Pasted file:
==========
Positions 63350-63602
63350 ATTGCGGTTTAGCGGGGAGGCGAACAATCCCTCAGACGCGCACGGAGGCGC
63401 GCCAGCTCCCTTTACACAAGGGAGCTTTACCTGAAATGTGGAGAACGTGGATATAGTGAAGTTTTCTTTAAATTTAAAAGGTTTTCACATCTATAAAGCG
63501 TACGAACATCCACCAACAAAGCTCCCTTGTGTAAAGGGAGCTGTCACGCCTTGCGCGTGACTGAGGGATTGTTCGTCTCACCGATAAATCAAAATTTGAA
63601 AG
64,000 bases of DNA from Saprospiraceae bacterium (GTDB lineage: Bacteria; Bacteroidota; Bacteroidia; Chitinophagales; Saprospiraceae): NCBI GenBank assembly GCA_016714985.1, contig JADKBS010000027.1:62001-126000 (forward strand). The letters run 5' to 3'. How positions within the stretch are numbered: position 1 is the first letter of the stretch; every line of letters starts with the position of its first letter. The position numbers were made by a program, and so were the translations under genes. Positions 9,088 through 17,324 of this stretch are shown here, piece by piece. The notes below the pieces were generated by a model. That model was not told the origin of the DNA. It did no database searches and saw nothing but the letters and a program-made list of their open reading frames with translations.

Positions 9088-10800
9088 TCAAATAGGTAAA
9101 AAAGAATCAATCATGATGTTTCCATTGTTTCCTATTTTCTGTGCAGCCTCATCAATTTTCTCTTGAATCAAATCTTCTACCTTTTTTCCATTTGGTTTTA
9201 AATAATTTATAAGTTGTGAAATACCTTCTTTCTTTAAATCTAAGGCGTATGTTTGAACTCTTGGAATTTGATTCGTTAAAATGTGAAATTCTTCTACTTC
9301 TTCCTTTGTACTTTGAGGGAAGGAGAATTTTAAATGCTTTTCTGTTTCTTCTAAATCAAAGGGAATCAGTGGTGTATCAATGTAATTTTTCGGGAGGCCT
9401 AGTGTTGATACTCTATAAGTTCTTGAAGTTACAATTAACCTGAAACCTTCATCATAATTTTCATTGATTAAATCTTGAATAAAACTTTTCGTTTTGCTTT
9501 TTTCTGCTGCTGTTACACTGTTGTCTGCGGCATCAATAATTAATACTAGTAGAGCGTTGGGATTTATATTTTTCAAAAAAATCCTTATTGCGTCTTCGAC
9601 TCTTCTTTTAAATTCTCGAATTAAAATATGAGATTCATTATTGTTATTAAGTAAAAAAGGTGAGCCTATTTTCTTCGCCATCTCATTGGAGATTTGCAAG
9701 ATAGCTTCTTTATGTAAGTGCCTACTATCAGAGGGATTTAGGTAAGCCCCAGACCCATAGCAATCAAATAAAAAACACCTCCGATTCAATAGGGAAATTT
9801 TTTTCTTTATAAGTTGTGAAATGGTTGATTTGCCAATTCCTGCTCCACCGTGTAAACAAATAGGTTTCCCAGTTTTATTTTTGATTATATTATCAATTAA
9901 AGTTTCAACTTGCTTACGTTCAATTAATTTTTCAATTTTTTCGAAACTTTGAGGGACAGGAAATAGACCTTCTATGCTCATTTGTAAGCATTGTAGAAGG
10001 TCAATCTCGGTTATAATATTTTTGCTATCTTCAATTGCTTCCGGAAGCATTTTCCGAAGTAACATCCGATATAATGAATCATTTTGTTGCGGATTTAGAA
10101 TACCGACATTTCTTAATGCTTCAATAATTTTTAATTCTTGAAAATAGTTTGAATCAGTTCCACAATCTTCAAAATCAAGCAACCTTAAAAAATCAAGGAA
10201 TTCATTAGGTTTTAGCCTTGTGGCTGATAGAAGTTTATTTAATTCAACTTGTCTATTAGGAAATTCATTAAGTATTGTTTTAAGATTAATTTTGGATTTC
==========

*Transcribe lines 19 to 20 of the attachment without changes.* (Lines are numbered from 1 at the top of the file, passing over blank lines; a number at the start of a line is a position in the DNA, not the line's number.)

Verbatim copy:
10101 TACCGACATTTCTTAATGCTTCAATAATTTTTAATTCTTGAAAATAGTTTGAATCAGTTCCACAATCTTCAAAATCAAGCAACCTTAAAAAATCAAGGAA
10201 TTCATTAGGTTTTAGCCTTGTGGCTGATAGAAGTTTATTTAATTCAACTTGTCTATTAGGAAATTCATTAAGTATTGTTTTAAGATTAATTTTGGATTTC